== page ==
Spain’s biggest party split as under-fire senator hangs on

Growing numbers of Popular Party officials accuse former Valencia mayor Rita Barberá of exploiting her partial immunity from prosecution

Senator Rita Barberá walking out of her house on Thursday.
Senator Rita Barberá walking out of her house on Thursday.MIGUEL ÁNGEL POLO / EFE

Senior members of Spain’s Popular Party (PP), which heads the country’s interim government, are divided over a veteran member’s decision to give up party membership while clinging to her Senate seat despite being at the center of a corruption probe.

Several high-ranking officials within the conservative party have expressed indignation at the fact  Rita Barberá is refusing to give up her seat, which grants her immunity from the lower courts.

She has made a mistake, and by remaining in the Senate she is only prolonging her agony

PP official Javier Maroto

Barberá, a veteran party member and personal friend of acting prime minister Mariano Rajoy, served for 24 years as the mayor of Valencia, a major city on Spain’s Mediterranean coast.

The 68-year-old politician’s image has been tarnished after her name turned up in Operation Taula, an investigation into illegal financing in PP-run towns and cities across the Valencia region.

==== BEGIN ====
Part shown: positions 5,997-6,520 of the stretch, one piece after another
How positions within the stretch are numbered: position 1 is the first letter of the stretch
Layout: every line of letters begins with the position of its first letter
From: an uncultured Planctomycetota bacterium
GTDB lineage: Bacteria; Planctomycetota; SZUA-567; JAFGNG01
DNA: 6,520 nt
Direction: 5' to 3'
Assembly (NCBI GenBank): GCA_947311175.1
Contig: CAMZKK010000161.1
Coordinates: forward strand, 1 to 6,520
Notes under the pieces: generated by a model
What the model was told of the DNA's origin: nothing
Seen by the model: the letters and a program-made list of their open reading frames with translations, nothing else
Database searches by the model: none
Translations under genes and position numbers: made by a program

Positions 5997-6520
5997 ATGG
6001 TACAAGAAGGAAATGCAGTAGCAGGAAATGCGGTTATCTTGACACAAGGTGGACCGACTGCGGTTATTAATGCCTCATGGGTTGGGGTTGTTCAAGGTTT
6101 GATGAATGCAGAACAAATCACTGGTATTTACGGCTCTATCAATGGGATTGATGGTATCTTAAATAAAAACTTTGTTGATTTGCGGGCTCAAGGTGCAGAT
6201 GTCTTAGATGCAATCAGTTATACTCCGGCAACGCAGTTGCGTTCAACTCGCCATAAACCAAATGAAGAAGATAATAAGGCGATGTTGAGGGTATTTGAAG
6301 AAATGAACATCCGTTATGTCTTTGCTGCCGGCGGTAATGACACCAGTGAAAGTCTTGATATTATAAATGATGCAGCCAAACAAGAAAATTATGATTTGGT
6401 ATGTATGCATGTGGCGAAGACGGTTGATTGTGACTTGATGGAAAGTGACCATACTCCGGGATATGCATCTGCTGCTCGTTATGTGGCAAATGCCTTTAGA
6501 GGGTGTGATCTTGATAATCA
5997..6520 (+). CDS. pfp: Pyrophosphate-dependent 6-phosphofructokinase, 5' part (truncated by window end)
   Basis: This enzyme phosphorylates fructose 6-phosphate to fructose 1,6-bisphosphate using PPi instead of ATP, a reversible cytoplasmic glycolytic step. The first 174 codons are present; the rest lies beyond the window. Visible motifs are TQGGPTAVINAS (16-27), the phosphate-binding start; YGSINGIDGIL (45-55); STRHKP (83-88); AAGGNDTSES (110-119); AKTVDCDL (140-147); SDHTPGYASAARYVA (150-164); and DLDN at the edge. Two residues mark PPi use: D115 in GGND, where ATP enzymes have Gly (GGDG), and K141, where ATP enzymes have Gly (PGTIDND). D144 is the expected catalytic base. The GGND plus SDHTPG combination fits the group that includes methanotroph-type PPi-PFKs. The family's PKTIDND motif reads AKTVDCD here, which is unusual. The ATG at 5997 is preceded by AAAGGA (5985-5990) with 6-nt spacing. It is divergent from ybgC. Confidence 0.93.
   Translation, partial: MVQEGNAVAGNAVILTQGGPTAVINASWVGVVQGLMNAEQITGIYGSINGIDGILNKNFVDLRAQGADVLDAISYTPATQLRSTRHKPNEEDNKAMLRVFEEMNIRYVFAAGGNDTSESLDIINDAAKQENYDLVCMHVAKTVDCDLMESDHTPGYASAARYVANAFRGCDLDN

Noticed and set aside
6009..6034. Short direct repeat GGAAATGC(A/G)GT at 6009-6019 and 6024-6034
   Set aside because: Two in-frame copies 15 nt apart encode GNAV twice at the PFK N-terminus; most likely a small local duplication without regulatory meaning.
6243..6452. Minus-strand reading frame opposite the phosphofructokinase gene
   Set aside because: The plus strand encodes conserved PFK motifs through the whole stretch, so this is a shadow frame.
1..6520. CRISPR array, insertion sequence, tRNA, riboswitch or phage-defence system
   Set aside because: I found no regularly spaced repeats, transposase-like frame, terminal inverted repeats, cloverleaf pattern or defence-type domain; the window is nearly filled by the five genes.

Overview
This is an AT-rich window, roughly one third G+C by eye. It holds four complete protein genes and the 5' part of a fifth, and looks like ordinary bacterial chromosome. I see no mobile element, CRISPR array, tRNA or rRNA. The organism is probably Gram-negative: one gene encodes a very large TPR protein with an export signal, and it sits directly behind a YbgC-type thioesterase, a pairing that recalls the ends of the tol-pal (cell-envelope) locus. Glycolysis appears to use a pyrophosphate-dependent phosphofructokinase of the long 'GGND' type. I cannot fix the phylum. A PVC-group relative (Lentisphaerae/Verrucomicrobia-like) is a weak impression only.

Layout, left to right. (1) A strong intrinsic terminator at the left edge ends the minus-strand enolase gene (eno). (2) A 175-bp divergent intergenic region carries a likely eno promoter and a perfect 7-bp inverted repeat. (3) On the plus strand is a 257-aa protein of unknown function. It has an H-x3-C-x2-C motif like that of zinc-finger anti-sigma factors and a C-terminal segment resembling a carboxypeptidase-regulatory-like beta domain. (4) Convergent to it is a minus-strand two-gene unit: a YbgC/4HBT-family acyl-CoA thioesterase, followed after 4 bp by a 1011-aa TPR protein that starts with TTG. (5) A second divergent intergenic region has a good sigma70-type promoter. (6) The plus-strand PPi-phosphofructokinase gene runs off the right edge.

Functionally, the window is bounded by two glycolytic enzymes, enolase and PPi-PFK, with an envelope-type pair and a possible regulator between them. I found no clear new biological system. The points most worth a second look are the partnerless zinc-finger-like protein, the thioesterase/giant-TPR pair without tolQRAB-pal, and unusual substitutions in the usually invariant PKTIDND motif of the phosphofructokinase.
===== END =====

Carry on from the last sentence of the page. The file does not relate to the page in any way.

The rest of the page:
On Tuesday, the Supreme Court announced that it will investigate her alleged role in an illegal party financing network thought to have operated out of Valencia City Hall. She could soon become an official suspect in the case.

On Thursday, several PP officials publicly voiced their discontent with Barberá’s attitude, which could hurt the party ahead of regional elections in Galicia and the Basque Country on September 25.

“It is evident that she is hanging on to her seat in order to preserve her aforamiento [partial legal immunity], and this decision does not comply with the principles of politics, a public service where dignity and leading by example should be the guiding rules,” said Javier Maroto, deputy secretary for Sectorial Action.

“She has made a mistake, and by remaining in the Senate she is only prolonging her agony,” he added.

The PP’s official spokesman, Pablo Casado, noted that giving up her seat “would be better for her and for the party.” Similar thoughts were voiced throughout the day by Madrid premier Cristina Cifuentes, Senate deputy speaker Pedro Sanz, and the head of the Catalan branch of the PP, Xavier García Albiol.

Only the party’s secretary general, Dolores de Cospedal, said it was enough for Barberá to turn in her party membership.

Barberá was awarded a Senate seat in July 2015, shortly after losing the Valencia mayor’s office to Joan Ribó, of the leftist regional party Compromís. Her appointment, and that of other former mayors and regional premiers, prompted public criticism to the effect that the Spanish Senate is a “chamber for retired elephants.”

English version by Susana Urra.

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